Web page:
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Publication numberUS1381118 A
Publication typeGrant
Publication dateJun 14, 1921
Filing dateJun 22, 1917
Priority dateJun 22, 1917
Publication numberUS 1381118 A, US 1381118A, US-A-1381118, US1381118 A, US1381118A
InventorsOscar Gerlach
Original AssigneeOscar Gerlach
Export CitationBiBTeX, EndNote, RefMan
External Links: USPTO, USPTO Assignment, Espacenet
Method of making insulating composition
US 1381118 A
Abstract  available in
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Claims  available in
Description  (OCR text may contain errors)




No Drawing.

T 0 all whom it may concern: Be it known that I, OSCAR GERLACH, a subject of the Emperor of Germany, and a resident of the city of Danville, in the county of Vermilion and State of Illinois, have invented certain new and useful Improvements in Methods of Making Insulating Composition; and I do hereby declare that the following is a full, clear, and exact description of the same.

This invention relates to the formation and application of an insulation coating or covering for application particularly upon walls, such as furnace walls, although of course, well adapted for anyother use wherein the insulation qualities of the coating are desirable. Silo-cel or infusorial earth, which is finely disintegrated silica, is well known and has been used as a filtering material, and recently, as a heat insulation material. Heretofore it has been used in the form of bricks or blocks, as well as in a powder form between two layers of bricks, such as fire brick and common brick. Its application, however, as a coating in the form of a plaster or mortar on the exterior of walls, such as furnace walls, has not been successful for the following reasons. If the silo-eel or infusorial earth is mixed with plain water and applied upon the wall, it will shrink, warp and peel off when applied to hot or cold surfaces. If used with an inorganic binder such as clay -or lime, it loses part of its insulating qualities.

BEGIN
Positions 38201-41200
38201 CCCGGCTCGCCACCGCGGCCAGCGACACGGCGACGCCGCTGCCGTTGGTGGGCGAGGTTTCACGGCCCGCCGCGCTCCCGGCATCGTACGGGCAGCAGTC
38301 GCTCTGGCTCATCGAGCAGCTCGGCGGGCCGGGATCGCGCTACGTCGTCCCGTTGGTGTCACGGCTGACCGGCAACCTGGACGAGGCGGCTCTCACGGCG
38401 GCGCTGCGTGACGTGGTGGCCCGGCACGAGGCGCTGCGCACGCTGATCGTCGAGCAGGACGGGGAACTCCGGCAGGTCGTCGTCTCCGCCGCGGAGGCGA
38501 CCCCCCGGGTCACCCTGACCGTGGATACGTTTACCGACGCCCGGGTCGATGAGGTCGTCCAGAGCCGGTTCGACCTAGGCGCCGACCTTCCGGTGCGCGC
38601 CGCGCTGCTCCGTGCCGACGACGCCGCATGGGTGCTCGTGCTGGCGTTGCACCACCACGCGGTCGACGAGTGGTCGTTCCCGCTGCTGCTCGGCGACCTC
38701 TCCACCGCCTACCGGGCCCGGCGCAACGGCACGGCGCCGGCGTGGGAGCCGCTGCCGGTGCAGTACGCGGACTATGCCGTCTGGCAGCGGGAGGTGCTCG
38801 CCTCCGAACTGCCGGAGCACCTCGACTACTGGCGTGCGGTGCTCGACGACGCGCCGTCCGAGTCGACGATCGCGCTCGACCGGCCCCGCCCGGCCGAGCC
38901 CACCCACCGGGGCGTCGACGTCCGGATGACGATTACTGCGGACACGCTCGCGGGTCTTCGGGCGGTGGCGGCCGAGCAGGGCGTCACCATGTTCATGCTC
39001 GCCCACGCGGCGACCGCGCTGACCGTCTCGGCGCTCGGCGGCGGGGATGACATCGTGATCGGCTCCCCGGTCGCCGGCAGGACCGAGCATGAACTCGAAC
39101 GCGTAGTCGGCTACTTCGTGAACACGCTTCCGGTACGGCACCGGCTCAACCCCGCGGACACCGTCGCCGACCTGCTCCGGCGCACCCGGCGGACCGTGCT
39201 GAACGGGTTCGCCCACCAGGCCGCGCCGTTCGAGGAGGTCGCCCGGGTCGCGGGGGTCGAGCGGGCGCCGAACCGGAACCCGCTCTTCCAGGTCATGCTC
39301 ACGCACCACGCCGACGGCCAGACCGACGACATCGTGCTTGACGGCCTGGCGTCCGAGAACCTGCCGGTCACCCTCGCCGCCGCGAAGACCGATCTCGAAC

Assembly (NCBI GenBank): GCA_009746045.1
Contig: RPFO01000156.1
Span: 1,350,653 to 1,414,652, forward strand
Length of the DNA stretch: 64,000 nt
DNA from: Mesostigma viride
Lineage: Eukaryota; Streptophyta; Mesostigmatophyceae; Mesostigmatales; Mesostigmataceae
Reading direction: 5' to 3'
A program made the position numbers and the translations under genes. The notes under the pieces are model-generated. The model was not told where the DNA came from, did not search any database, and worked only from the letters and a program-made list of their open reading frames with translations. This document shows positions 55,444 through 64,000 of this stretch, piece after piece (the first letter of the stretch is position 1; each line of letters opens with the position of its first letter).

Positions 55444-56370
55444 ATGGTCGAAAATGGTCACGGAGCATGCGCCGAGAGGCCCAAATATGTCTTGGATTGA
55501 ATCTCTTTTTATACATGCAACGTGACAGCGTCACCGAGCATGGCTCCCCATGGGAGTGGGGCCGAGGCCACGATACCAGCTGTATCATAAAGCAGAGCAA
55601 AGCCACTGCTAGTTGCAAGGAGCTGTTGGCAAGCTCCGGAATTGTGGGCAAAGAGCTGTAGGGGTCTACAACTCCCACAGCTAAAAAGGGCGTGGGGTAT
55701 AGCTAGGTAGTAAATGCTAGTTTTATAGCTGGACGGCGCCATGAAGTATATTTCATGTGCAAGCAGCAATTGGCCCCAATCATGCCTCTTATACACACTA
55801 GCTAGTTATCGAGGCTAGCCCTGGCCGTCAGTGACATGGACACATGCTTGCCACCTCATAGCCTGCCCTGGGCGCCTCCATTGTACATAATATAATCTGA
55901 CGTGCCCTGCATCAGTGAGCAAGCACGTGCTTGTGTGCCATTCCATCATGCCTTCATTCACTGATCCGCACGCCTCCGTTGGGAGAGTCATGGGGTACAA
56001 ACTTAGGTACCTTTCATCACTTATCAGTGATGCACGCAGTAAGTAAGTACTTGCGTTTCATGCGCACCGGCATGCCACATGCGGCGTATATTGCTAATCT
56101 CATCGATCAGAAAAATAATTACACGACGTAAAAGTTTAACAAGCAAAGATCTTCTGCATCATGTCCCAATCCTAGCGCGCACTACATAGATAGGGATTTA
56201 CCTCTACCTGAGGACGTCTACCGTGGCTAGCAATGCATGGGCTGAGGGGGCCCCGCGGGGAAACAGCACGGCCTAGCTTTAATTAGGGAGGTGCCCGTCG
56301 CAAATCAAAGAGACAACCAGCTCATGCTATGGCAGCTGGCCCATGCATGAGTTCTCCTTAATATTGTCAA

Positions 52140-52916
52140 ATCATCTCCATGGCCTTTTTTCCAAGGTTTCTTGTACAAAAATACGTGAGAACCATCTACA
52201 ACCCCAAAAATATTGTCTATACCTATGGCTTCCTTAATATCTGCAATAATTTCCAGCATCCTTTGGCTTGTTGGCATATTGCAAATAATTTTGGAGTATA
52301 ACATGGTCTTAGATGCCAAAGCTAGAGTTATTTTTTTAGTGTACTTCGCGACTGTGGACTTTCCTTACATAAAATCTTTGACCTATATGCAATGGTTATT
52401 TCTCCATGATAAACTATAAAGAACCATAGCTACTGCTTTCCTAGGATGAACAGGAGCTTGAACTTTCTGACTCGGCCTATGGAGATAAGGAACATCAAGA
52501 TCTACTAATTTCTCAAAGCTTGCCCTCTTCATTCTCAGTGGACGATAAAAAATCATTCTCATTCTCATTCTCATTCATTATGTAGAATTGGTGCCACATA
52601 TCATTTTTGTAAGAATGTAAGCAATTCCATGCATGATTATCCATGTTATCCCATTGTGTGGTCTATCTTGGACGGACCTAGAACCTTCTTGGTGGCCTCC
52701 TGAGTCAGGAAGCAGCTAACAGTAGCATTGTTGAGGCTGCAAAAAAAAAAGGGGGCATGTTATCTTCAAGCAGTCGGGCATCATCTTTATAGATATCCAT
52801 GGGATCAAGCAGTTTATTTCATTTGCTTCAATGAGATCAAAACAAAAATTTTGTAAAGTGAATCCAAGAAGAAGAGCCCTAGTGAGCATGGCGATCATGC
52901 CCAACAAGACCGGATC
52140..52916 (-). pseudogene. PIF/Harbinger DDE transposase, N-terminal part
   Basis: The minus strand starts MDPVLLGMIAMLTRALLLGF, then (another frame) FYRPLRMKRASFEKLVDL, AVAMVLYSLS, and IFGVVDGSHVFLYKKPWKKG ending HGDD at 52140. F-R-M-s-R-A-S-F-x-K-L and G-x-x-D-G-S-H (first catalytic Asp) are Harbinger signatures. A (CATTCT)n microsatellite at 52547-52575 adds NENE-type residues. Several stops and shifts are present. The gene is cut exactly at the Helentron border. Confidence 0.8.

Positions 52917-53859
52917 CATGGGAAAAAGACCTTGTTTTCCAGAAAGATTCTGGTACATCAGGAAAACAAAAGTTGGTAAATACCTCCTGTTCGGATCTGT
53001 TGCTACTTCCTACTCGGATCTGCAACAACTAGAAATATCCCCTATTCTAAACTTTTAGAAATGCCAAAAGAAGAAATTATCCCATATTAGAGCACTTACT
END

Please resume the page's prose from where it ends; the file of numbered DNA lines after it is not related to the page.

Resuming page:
This invention relates to a treatment and process of application of the silo-eel or infusorial earth upon a wall or other surface to coat the same to form an insulation coating thereon in a manner to prevent the coatingfrom warping, cracking or peeling when applied to hot or cold surfaces, and to preserve the heat insulating qualities and in fact increase the heat insulating qualities of the silo-cel in the new form as applied upon the surface. To accomplish these ends, I use two ingredients, one to cause the substance to adhere to the surface on which applied, and the other to prevent the plaster from shrinking or cracking during the process of drying.

For this purpose, I use an organic binder i containing some glue or resin, and as a cheap and practical material for the purpose, I use condensed sulfite liquor, which is a byproduct of paper pulp mills. Secondly, in'

Specification of Letters Patent.

Patented June 14, 1921.

Application filed June 22, 1917. Serial No. 176,277.

order to from shrinking or cracking during the process of drying, I use a material which keeps the mortar or plaster covering as porous or voluminous when in a dry state as When wet. This end is attained by producing an ebullition of gas in the material during the process of application and drying thereof.

To attain this end, I mix or dissolve one or more carbonates in water, and put the solution in the mortar mixture which is to be applied as a coating on the wall, and then add one or more acids todecompose the salts to free carbonic gas, which bubbles through the whole mortar mass. lVhile in this c0ndition, the material is applied upon the surface to be Coated.